Schoolar: 5G – how much longer until we get there?

Daryl Schoolar ovum

Daryl Schoolar

Recently I participated in the annual Arizonan westward migration to the California beaches. As child abandonment is still frowned upon in my state, I brought my two preteen sons with me. I know it is a travel cliché, but driving across the dead zone that is eastern California (technically Blythe to Palm Springs) I was regularly harassed with questions like "are we there yet," "how much longer," "what are we going to do when we get there," and "how long are we staying?"

Now I am not sure if it was the onset of driving dementia or just a need to mentally escape from my relentlessly inquisitive sons, but their travel questions started to sound a lot like 5G questions. What is 5G? When will we get to 5G? What will happen to 4G when we get to 5G?  All of those 5G questions are interesting, but ultimately none of them currently have a satisfactory answer and it will take time before those answers become known.

All the major RAN vendors are starting to build pretty PowerPoint presentations around 5G, because how else do you describe something that doesn't exist? This isn't Big Foot here, so grainy black-and-white photos won't do. No 5G deserves the full artistry that only PowerPoint can provide. What I have seen so far has been somewhat consistent among the different RAN vendors.  5G is some combination of 3G, 4G, and Wi-Fi working together in a more intelligent and end-user specific manner than what currently exists. It could also include a new air interface. 5G could make use of current mobile spectrum, 600MHz to 3GHz, or be in other spectrum bands. And of course 5G will be faster than 4G…unless it isn't. The fact is, 5G is actually undefined and everything discussed so far are really only discussion starting points.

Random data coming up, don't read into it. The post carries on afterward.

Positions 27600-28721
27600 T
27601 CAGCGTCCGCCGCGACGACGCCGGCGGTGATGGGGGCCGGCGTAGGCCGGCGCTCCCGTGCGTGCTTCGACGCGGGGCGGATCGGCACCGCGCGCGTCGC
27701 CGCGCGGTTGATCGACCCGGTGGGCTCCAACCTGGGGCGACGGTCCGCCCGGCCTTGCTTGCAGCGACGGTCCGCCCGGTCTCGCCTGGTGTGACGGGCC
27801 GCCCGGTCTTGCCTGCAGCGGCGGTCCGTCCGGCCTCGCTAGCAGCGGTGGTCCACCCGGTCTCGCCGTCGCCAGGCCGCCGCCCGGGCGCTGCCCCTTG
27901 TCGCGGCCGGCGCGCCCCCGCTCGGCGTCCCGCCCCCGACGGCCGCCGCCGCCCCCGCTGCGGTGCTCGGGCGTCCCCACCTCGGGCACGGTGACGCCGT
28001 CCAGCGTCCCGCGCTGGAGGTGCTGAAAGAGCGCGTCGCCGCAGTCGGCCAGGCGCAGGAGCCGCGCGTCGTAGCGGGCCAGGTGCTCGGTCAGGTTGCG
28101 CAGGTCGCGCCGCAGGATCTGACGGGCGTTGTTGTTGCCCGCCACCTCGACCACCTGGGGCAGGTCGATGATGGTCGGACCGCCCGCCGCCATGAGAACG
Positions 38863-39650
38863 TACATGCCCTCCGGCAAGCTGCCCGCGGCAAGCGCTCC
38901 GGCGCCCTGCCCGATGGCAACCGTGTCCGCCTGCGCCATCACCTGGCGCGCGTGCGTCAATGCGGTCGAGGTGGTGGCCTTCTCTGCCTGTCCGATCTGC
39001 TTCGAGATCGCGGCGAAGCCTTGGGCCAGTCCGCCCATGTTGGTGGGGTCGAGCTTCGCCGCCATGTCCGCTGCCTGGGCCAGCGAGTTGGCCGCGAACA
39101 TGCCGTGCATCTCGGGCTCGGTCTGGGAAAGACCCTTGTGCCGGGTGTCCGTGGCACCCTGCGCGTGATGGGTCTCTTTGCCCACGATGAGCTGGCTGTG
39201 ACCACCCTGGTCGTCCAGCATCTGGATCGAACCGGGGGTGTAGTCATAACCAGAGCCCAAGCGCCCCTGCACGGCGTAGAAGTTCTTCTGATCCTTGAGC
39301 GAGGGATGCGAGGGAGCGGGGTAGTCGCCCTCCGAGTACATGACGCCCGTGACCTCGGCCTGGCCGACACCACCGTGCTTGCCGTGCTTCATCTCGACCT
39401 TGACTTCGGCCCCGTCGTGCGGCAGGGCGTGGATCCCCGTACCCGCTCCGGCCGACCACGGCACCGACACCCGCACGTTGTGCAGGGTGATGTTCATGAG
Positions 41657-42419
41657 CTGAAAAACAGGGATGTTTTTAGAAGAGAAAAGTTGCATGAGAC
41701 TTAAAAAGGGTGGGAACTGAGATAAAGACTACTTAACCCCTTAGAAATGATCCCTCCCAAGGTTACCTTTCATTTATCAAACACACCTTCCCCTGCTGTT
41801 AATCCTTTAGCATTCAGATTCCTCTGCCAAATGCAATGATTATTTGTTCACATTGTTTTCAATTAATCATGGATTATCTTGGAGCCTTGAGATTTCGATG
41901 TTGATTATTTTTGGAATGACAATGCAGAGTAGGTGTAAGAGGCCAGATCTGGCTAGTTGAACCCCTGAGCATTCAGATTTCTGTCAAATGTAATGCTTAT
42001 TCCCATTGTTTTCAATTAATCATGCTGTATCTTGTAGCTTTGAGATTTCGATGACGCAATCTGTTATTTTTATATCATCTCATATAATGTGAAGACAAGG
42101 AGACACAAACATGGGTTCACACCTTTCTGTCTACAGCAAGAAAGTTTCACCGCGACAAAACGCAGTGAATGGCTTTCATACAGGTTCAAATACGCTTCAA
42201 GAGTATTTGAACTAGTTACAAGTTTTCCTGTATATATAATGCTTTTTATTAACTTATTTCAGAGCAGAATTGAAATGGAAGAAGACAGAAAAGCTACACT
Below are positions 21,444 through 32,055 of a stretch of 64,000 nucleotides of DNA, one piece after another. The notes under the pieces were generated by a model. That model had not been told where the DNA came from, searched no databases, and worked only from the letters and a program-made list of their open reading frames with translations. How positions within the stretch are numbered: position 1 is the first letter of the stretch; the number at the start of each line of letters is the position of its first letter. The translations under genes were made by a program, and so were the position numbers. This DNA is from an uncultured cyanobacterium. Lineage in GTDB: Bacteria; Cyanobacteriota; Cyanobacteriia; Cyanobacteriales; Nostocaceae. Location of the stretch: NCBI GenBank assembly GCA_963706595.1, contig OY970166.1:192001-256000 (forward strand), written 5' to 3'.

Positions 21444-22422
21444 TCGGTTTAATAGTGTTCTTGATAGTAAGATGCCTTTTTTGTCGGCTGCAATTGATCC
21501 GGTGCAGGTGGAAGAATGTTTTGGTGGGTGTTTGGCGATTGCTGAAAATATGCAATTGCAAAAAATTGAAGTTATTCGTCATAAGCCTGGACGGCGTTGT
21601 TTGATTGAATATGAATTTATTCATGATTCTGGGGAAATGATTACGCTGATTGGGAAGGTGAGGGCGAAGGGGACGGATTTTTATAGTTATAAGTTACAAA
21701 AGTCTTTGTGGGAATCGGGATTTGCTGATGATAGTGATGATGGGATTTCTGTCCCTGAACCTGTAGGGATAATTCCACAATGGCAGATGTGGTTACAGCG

Recently the South Korean government and European Commission agreed to work together on defining what 5G actually is. Universities in the United States like New York University are getting into the 5G-development game as well.  For the most part it has been vendors talking about what 5G could be, but I suspect operators will make their voices heard.  I do find it interesting that NTT DoCoMo has already named some of its 5G vendors, despite not knowing what it is. That is what I call a leap of faith. 

Another leap of faith is NTT DoCoMo's plan to have a commercial 5G network by 2020. I am not saying 2020 is an unreachable goal. Generally 2020 appears to be the safe estimate for 5G's arrival. 2020 is far enough in the future to not scare off current LTE investments, but near enough to start creating a sense of urgency. The reason I call NTT DoCoMo's commercial 5G goal a leap of faith is because again, neither NTT DoCoMo, nor could anyone they are discussing it with, even know what it is, much less what the business case for it is yet. Come 2020 NTT DoCoMo could still be in the process of fine-tuning its LTE-Advanced network and maximizing the network's revenue potential. 5G might not actually be as pressing a need then as it seems now. If not NTT DoCoMo certainly other mobile operators will still be in the middle of building out their LTE-Advanced networks at that date.

One thing I am relatively certain about with regards to 5G is that because we are still just in the early stages of LTE network deployments,  the vendor party line will be one of 5G co-existing with LTE, not replacing it. Despite the fact that I know as little about what 5G is or will become as any author of pretty 5G PowerPoint decks, it seems much more likely that LTE and LTE-Advanced will be the driving force in the next five plus years when it comes to mobile network investments. Remember vendors call mobile operators "partner" not "client." Vendors aren't going to jeopardize booming LTE deployments with any talk about network replacements, especially while the ink on those LTE network contracts is still drying. 

Daryl Schoolar is Principal Analyst of Wireless Infrastructure for Ovum. Daryl's research includes not only what infrastructure vendors are developing in those areas, but how mobile operators are deploying and using those wireless networking solutions. Contact him at [email protected] and follow him at @DHSchoolar.

Suggested Articles

Japan’s NTT DoCoMo announced it is terminating its NB-IoT service, which it started offering almost a year ago.

Representatives from Verizon held conference calls urging the FCC to consider licensing part of the 6 GHz band.

Wireless carriers say their networks are holding up as more Americans do their work, schooling and entertainment from home.